BP off the hook for several billion dollars in Gulf of Mexico oil spill fines
A BP cleanup crew shovels oil from a beach on May 24, 2010 at Port Fourchon, Louisiana (AFP)

A US judge said energy giant BP faces a maximum fine of $13.7 billion for the 2010 Gulf of Mexico oil spill, a sum reduced by several billion dollars.

A fine of up to $18 billion had originally been set as a possible penalty, based on government estimates that 4.19 million barrels of oil were released into the Gulf of Mexico.

But US federal court judge Carl Barbier said Thursday in New Orleans the penalty should be based on only 3.19 million barrels.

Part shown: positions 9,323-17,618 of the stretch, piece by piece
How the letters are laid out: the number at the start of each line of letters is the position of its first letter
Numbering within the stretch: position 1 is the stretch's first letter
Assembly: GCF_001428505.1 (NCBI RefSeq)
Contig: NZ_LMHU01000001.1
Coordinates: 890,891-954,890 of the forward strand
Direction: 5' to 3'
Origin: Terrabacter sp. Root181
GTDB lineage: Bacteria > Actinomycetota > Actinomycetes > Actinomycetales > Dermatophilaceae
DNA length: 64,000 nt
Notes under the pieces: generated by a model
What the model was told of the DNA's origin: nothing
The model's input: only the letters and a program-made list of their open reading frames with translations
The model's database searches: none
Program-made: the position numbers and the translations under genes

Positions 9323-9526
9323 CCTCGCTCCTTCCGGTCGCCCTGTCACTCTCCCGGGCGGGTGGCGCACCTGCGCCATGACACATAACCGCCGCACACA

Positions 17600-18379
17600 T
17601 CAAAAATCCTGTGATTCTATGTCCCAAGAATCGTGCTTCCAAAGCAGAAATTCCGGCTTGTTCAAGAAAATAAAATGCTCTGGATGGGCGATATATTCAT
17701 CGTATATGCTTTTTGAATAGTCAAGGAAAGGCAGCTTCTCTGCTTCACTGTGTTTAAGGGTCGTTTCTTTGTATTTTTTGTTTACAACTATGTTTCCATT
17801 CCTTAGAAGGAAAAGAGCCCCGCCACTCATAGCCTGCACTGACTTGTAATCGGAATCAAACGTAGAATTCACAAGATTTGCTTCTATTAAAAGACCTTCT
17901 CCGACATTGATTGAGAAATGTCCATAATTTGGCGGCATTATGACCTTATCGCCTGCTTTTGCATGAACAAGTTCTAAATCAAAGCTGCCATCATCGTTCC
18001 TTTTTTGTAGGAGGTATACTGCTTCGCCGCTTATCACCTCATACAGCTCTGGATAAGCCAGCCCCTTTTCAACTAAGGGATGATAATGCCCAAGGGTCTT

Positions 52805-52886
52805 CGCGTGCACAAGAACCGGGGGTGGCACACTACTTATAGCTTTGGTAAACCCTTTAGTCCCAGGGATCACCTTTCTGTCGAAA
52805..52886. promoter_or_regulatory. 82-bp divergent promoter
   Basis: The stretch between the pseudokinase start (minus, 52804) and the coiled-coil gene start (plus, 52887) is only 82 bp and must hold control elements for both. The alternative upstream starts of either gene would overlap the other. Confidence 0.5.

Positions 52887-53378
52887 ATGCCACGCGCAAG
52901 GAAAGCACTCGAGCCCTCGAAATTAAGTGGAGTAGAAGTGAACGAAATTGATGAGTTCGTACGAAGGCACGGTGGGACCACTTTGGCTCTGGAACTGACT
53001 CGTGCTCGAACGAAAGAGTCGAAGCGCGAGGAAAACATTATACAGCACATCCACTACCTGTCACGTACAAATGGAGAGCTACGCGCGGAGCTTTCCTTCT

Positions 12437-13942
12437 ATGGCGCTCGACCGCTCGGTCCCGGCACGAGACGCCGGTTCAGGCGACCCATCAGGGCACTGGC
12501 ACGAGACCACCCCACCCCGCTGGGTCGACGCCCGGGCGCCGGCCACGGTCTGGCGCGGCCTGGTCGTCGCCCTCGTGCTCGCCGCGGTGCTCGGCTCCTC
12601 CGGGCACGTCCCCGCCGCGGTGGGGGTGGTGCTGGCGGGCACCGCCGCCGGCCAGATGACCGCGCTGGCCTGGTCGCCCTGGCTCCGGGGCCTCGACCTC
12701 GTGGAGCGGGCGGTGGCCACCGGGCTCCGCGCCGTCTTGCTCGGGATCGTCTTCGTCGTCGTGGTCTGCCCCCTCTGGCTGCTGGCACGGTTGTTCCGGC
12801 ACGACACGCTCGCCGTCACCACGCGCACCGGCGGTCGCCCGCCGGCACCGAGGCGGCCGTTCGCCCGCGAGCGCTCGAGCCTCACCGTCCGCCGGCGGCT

A final penalty will be determined beginning Tuesday at a trial to settle an exact sum.

In September, Barbier concluded that the Deepwater Horizon drilling rig blowout, which killed 11 and spilled millions of barrels of oil into Gulf waters, occurred after inadequate care in drilling.

In pleading guilty to the spill, BP agreed to pay the government $4.5 billion to settle criminal charges. It also agreed in 2012 to settle damage claims by businesses and individuals for about $7.8 billion.

Meanwhile the company has doled out some $10 billion to companies, individuals and local authorities who agreed not to file suit and has spent around $14 billion on cleaning the badly damaged coast.

The National Wildlife Federation said in April that scientific studies on 14 different types of creatures affected by the spill show that long-lasting harm was done to dolphins, sea turtles, tuna, loons and other animals in the region.